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  • Jlawles2
    replied
    I guess that would depend on the system. Could be a multi function light. Steady on means active, flashing means fault. As a flashing light is more likely to draw attention than a steady.

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  • familytruckster4
    replied
    It was a 50/50 guess whether it was an activation or a fault.

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  • Cate&Rob
    replied
    Originally posted by familytruckster4 View Post
    Interesting point on how an error would be reported. I know that some of the big 53ft van trailers will have an amber ABS light at the rear, I suspect that light illuminates if there is a system error. If anyone notices an out of place marker light on these trailers I would guess thats your signal.
    I have seen that amber light flashing while transport trucks were braking on a wet surface. I assumed that was to tell the driver in his mirror that the trailer ABS was active since it would be a system independent from the tractor ABS.

    Rob

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  • familytruckster4
    replied
    Interesting point on how an error would be reported. I know that some of the big 53ft van trailers will have an amber ABS light at the rear, I suspect that light illuminates if there is a system error. If anyone notices an out of place marker light on these trailers I would guess thats your signal.

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  • MidwestCamper
    replied
    Originally posted by Jlawles2 View Post
    MidwestCamper Jim, thanks for the picture. Now when someone pulls one apart, can they confirm it the black ring on the inside of the pilot bore in the hub is steel or plastic. it almost looks like a plastic insulator to impede the sensor reading. However that makes no sense as those sensors are not powerful enough to read from that distance in my experience.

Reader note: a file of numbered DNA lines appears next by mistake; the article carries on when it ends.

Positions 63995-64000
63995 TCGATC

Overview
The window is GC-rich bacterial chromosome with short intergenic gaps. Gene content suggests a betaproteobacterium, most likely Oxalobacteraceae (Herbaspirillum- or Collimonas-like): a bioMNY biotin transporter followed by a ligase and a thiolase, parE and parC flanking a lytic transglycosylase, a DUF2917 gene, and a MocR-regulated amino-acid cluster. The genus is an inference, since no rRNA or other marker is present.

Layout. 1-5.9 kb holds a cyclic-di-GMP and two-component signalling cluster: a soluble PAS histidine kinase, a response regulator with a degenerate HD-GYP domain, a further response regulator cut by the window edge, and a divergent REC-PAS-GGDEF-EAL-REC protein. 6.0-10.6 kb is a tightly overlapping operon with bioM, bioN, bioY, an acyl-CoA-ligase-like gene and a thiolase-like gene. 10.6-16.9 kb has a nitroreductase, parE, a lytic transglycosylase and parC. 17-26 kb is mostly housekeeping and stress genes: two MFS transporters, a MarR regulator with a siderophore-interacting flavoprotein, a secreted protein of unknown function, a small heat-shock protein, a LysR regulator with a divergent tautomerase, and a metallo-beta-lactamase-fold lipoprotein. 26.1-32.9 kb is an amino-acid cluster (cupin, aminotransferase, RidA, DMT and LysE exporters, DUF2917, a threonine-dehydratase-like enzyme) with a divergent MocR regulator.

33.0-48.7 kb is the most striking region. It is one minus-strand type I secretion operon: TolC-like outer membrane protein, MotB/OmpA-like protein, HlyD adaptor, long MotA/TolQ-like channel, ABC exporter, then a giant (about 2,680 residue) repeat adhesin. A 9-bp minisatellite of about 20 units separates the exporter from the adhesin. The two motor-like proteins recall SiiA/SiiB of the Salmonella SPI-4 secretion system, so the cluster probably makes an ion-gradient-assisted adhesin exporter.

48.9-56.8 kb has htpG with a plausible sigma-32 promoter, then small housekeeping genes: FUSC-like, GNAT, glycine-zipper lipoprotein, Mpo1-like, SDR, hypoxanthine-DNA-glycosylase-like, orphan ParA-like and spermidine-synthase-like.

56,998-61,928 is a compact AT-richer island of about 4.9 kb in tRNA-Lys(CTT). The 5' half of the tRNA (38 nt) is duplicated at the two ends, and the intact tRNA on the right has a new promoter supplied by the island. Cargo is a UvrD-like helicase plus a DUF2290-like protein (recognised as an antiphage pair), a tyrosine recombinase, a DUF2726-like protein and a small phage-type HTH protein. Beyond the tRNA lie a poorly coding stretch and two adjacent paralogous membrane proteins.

Joseph,

    The target ring would have to be ferrous metal (or magnets used) for hall effect, where most likely the black coating is to protect from corrosion. And the sensor would need to be mounted in close proximity to operate. Another approach is to use a non ferrous target wheel where the sensor is windowing the drum. An optical sensor would be expensive where they would be cost conscious, but anything is possible.
    Now what would happen to the system when the ring becomes coated in grease?

    I suspect the controller would have some way of notifying the driver (maybe through an LED) to report diagnostics and the system would be disabled to work as a standard braking system.

    Jim
    Last edited by MidwestCamper; 09-16-2022, 07:38 AM.

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  • Cate&Rob
    replied
    Originally posted by MidwestCamper View Post
    Here is a drum for use with ABS. The target ring is on the inside so the sensor can be protected from the elements. The ribs on the outside of the drum are to increase surface area for cooling.

    https://www.etrailer.com/Accessories...le/9-44-3.html

    Jim
    Thanks Jim . . . makes more sense .

    Rob

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  • Jlawles2
    replied
    MidwestCamper Jim, thanks for the picture. Now when someone pulls one apart, can they confirm it the black ring on the inside of the pilot bore in the hub is steel or plastic. it almost looks like a plastic insulator to impede the sensor reading. However that makes no sense as those sensors are not powerful enough to read from that distance in my experience.

    Leave a comment:


  • MidwestCamper
    replied
    Here is a drum for use with ABS. The target ring is on the inside so the sensor can be protected from the elements. The ribs on the outside of the drum are to increase surface area for cooling.

    https://www.etrailer.com/Accessories...le/9-44-3.html

    Jim

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  • Cate&Rob
    replied
    Originally posted by Jlawles2 View Post
    Who would have thought that they would use the ribs on the outside of the drum? I know those ribs have been there since the early 80's (before that it's a bit fuzzy).